Babylonia and Assyria were identified by European officials and travellers in the East early in the nineteenth century, and a few relics found their way to Europe. But before Sir A.H. Layard set to work as an excavator in the "forties", "a case scarcely three feet square", as he himself wrote, "enclosed all that remained not only of the great city of Nineveh, but of Babylon itself".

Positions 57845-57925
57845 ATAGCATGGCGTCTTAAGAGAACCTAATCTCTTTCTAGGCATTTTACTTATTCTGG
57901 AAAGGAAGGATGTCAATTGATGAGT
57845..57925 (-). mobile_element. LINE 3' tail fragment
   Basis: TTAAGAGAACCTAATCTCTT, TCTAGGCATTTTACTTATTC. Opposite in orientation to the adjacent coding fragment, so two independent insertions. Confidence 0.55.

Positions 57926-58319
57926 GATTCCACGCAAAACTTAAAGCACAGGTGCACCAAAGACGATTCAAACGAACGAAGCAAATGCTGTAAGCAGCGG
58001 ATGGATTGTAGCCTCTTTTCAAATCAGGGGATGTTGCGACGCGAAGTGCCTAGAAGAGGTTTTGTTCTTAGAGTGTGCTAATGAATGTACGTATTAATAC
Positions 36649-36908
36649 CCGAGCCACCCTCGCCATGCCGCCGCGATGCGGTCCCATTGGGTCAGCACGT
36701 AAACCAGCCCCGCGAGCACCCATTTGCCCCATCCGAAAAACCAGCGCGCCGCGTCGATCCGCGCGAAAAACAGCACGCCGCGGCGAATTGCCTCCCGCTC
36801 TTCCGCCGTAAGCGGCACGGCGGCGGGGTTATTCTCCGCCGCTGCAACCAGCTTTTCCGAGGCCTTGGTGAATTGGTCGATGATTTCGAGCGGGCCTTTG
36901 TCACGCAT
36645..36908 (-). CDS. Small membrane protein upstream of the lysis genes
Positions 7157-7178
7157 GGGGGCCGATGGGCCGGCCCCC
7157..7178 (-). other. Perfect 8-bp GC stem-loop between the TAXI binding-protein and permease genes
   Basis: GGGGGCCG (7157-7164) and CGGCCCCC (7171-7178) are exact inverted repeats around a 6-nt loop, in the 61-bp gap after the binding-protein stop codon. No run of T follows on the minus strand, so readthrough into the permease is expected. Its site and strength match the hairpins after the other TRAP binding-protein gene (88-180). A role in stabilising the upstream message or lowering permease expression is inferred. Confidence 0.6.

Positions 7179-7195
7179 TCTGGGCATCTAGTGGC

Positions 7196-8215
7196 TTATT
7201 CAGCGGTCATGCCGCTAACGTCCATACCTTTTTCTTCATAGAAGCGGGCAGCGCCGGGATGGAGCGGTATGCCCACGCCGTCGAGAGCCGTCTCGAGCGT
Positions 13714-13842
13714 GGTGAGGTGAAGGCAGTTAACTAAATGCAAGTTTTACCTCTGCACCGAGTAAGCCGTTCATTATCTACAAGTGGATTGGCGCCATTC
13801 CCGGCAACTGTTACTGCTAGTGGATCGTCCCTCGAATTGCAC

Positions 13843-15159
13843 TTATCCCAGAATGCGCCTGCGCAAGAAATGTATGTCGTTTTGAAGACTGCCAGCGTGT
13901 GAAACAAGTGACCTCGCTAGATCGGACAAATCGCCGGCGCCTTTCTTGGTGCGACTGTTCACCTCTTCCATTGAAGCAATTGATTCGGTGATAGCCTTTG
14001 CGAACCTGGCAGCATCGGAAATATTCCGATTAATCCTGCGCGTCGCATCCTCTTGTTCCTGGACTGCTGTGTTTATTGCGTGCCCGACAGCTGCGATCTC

Layard, the distinguished pioneer Assyriologist, was an Englishman of Huguenot descent, who was born in Paris. Through his mother he inherited a strain of Spanish blood. During his early boyhood he resided in Italy, and his education, which began there, was continued in schools in France, Switzerland, and England. He was a man of scholarly habits and fearless and independent character, a charming writer, and an accomplished fine-art critic; withal he was a great traveller, a strenuous politician, and an able diplomatist. In 1845, while sojourning in the East, he undertook the exploration of ancient Assyrian cities. He first
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